- has been interpreted as a result of the solar dust ring. Kimura et al. (1997), however, have shown that highly fluffy porous grains may not produce a remarkable ring structure around the Sun. On the one hand, Mann and MacQueen (1993) have proposed a flat radial distribution of dust number density in the vicinity of the Sun in order to explain the F-coronal brightness deduced from near-infrared measurement during the 1991 solar eclipse by Hodapp et al. (1992). Such a distribution may result from the gradual subsequent sublimation of particles of different material compositions at different distances from the Sun (see Mann et al., 1994). Consequently, further analysis of dust dynamics near the Sun may be required to obtain further information on the configuration of near-solar dust cloud.
- Furthermore, Kimura et al. (1998) have shown that a low ratio of carbon to silicate porous grains near the Sun results in the absence of the sharp peak in the near-infrared F-coronal brightness even if the solar dust ring exists. Therefore, the appearance of the peak feature in the near-infrared F-coronal brightness depends not only on the configuration of the dust clouds but also on the physical properties of the near-solar dust particles. At this point, both theoretical models and observations cannot give a final explanation to the topic of dust rings as well as brightness features. 7. Thermal Properties of Near-Solar Dust The T component of the coronal brightness can provide information about thermal properties of near-solar dust as well as the geometry of the dust cloud near the Sun. Multiwavelengthmeasurementsofthethermalemissionbrightness yield the color temperature of dust grains. Peterson (1971) has derived the color temperature of 2160 ± 200 K for nearsolar dust from multi-wavelength measurement during the total solar eclipse in 1970 and has suggested the presence of carbon (graphite) grains close to the sublimation zone. Mukai and Mukai (1973) have shown from model calculations that the equilibrium temperature of spherical carbon grains at 4 R
- can explain the 1970 eclipse observation. On the other hand, the analysis of multi-wavelength measurements during the 1983 total solar eclipse led to the conclusion that the enhanced brightness at 4 R
- originates from thermal emission of large silicate (olivine) particles near the Sun (Mizutani et al., 1984; Maihara et al., 1985). Mann and MacQueen (1993) have derived from the 1991 observation by Hodapp et al. (1992) that an average temperature of IDPs is about 10% below the blackbody temperature and this was later shown to be consistent with the existence of silicate fluffy porous particles, which contain impurities of absorbing material (Mann et al., 1994).
- The existence of silicate mineral in IDPs is evident from detailed laboratory analysis of IDPs collected from the upper atmosphere of the Earth (e.g., Brownlee et al., 1980) and from the detection of the silicate 10 µm emission feature in comets that are one of the source of IDPs (e.g., Hanner et al., 1994). However, there is no direct proof for the existence of silicate particles near the Sun, such as the observation of a silicate feature in the T component of the coronal brightness. The mid-infrared brightness of the solar corona has been measured only twice during the total solar eclipses of 1970 (Mankin et al., 1974) and 1973 (Léna et al., 1974). The existence of silicate particles might be suggested by these mid-infrared observations, since the brightness was considerably higher than the extrapolation from the visible brightness based on the assumption of blackbody radiation for the dust emission. The ground-based observation made by Mankin et al. (1974), however, was highly contaminated by sky noise, as pointed out by the authors and therefore the 10 µm brightness of the 1970 eclipse must be regarded as only the upper limit of mid-infrared coronal radiance. Although the measurement by Léna et al. (1974) was carried out from a supersonic aircraft to decrease atmospheric noise, the observed brightness exceeded the upper limit determined by Mankin et al. (1974). This presumably implies that the aircraft measurement during the 1973 eclipse was contaminated by the apparatus, e.g., a window in the roof of the aircraft. Accordingly, the present observational data in the mid-infrared wavelength range do not allow the derivation of the material composition of near-solar dust particles. 8. Disappearance of the Excess Emission in the Near-Infrared Brightness Observations of the near-infrared brightness have shown that the peak feature around 4 R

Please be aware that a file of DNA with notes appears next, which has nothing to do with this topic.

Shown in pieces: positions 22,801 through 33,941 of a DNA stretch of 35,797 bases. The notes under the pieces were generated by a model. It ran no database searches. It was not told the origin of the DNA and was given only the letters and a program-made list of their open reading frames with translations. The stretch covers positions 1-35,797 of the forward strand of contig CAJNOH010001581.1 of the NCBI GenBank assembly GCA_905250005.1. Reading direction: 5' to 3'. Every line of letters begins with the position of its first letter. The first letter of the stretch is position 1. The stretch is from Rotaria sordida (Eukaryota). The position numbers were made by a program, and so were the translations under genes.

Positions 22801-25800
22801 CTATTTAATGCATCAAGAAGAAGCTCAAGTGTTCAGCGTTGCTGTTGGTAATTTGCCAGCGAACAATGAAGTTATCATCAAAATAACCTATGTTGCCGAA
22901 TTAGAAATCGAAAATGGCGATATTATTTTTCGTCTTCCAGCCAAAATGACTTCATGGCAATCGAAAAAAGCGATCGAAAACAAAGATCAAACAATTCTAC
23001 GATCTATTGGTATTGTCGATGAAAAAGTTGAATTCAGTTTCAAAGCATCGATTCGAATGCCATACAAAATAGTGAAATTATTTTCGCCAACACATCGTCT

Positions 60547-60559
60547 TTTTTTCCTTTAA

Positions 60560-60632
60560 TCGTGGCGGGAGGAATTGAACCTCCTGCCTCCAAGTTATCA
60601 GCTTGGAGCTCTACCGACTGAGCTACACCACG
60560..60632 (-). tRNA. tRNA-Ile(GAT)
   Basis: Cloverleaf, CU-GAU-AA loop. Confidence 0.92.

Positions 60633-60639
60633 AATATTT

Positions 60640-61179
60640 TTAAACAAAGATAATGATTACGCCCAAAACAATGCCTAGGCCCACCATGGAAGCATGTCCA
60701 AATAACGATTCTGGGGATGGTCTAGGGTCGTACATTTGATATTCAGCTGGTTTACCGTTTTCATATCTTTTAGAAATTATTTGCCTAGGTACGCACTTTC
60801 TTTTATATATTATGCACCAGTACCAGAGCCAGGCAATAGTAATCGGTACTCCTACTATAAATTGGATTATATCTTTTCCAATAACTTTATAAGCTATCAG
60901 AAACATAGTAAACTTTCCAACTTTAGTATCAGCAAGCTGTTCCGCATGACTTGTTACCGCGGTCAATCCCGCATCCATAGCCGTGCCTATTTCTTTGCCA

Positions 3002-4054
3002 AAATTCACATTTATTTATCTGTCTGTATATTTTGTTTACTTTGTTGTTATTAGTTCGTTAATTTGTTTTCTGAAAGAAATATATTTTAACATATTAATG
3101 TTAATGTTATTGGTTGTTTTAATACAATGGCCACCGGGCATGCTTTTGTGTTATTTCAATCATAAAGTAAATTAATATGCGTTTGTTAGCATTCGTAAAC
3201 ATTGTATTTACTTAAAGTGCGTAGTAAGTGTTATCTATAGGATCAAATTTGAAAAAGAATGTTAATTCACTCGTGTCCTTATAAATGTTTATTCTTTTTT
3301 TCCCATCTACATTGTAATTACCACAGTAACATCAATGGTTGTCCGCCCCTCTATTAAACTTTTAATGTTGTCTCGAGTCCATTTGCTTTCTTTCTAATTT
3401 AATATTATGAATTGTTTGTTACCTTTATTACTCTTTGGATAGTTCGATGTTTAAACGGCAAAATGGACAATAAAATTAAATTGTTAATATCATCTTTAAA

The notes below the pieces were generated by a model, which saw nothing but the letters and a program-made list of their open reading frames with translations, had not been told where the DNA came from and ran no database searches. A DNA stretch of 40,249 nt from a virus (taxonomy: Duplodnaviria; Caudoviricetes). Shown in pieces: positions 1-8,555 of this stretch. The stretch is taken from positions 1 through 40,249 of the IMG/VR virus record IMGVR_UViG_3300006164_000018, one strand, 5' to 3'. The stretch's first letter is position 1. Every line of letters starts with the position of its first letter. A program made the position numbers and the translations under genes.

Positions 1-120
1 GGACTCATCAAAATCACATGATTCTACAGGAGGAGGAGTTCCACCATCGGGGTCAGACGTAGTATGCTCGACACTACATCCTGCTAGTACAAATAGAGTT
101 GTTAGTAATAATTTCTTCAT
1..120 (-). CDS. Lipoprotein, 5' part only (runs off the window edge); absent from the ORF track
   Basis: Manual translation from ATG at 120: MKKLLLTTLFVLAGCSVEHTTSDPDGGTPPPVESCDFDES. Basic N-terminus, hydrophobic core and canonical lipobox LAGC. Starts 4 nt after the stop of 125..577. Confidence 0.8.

- from the Sun has not always been detected. Therefore, the excessive emission of the near-infrared brightness has been regarded as a temporal feature and thus several explanations have been suggested for a temporal variation in the near-infrared brightness of the F-corona.
- Hodapp et al. (1992) and MacQueen et al. (1994) have proposed that a transient ring of near-solar grains can occasionally be supplied by the Kreutz group of sungrazing comets, because of their episodic appearance (see MacQueen and St. Cyr, 1991). As noted by Hodapp et al. (1992), however, it is very difficult to supply the dust into the ecliptic plane from Kreutz sungrazers, which are in orbits with high inclination. In addition, high eccentricity of the sungrazing comets prevents the cometary dust from staying in a bound orbit around the Sun and the supply of cometary dust from the sungrazer is a very local phenomenon that is inconsistent with the symmetrical feature of the near-infrared hump around 4 R
- on the both side of the Sun (cf. Peterson, 1967, 1969). Although the cometary dust grains temporarily increase the coronal brightness (Michels et al., 1982), the observable time is too short to explain the excess emission of near-infrared brightness